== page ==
APNIC has run out of IPv4 addresses

Well that happened rather more quickly than I’d thought. The Asia-Pacific Regional Internet Registrar (APNIC) is now down to it’s last big block of IPv4 addresses. Its policy, once having reached this point, is to carefully conserve the remaining IP addresses to facilitate service providers’ transition to IPv6. They won’t give out more than about a thousand addresses to each APNIC member – total. Effectively, this means they’ve run out.

In recognition of this interesting fact (if you are a geek), slightlyodd.com and www.slightlyodd.com now have AAAA records. All set for world IPv6 day, I guess 🙂

Edit: Linode has deployed Native IPv6 🙂 – so I’ve updated all my DNS records accordingly. Progress!

My name and date of birth? But you called me!

This morning, a fellow named Brad from NAB called to see how my banking was going. The call was unsolicited and the caller ID blocked. Brad was friendly and polite as he began asking a few questions about my banking habits. You can imagine though, that I wasn’t terribly inclined to answer any of his questions, considering I didn’t know him from a bar of soap.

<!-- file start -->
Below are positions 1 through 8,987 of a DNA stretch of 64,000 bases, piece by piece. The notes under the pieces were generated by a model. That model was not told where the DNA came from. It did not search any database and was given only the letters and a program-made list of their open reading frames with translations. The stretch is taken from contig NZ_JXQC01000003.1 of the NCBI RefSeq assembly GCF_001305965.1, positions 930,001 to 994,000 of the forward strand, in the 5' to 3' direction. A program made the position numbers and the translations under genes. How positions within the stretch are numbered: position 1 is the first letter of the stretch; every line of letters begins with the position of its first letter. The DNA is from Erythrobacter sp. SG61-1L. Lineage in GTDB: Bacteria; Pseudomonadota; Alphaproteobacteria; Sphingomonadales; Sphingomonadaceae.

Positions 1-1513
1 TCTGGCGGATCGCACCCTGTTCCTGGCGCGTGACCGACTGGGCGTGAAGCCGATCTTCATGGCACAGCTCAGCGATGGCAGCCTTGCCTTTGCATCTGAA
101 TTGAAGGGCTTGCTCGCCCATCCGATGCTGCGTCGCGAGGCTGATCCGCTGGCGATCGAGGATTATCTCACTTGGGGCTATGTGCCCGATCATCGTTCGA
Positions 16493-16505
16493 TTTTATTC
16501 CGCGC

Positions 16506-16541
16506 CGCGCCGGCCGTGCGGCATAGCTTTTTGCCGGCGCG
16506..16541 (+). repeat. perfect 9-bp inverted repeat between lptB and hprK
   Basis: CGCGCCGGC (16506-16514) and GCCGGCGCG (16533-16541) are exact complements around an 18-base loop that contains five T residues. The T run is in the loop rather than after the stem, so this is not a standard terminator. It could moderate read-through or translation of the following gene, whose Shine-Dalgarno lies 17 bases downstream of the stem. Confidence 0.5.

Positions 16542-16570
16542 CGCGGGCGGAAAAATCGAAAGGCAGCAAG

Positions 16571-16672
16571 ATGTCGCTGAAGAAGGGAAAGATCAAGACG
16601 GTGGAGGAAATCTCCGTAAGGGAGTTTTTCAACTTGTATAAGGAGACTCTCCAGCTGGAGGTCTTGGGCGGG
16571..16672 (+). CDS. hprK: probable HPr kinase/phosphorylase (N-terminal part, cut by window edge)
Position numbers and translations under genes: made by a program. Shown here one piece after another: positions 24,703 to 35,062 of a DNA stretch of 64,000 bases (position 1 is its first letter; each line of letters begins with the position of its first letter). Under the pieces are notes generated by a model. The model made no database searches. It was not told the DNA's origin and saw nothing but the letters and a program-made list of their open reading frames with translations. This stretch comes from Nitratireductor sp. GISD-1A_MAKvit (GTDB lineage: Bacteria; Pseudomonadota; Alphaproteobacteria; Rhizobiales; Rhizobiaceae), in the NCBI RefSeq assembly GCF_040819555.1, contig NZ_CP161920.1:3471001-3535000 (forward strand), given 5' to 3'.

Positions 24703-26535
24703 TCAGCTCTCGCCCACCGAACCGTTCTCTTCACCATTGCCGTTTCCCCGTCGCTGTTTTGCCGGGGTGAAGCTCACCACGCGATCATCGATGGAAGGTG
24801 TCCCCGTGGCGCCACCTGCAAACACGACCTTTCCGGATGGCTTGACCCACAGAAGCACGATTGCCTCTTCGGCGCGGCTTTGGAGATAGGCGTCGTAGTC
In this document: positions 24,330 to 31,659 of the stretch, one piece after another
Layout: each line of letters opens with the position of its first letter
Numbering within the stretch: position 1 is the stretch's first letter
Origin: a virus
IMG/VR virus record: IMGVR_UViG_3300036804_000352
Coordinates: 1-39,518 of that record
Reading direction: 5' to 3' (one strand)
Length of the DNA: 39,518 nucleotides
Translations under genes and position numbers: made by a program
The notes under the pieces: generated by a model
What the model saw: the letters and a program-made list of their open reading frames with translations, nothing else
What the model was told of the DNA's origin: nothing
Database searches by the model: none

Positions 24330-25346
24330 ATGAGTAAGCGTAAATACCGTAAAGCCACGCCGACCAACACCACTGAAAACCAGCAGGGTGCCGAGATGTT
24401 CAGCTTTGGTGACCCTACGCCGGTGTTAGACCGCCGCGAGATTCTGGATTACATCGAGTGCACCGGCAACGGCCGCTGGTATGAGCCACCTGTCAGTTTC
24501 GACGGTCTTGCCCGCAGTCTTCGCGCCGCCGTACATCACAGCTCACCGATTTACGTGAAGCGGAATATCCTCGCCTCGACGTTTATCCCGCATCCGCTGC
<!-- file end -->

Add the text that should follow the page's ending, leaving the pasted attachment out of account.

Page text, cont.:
I asked him if he could provide me with a piece of information from my account, to assure me that the call was legitimate. In order to give any information, he told me, he would need to first obtain some details from me, and began by asking for my name and date of birth. I wasn’t quite sure he was getting the point, but politely let him know that I didn’t really want to do that. We finally arrived at a compromise – I could phone him back on a number found easily on the NAB website. I did, waited on hold and was eventually transferred back to him – a process that took something like ten minutes. Not quite sure why I bothered, really.

There would be a really simple way to solve this. On opening the account (or as part of regular account maintenance), customers could be asked for an “authenticity assurance” word or phrase – a shared secret which could be quoted on an outbound call to provide peace of mind. To me, it seems like this is a total no-brainer security measure and I can’t understand why nobody does it. So I’ve sent them the suggestion, I’m curious to see the response. What am I missing? Why isn’t this done already?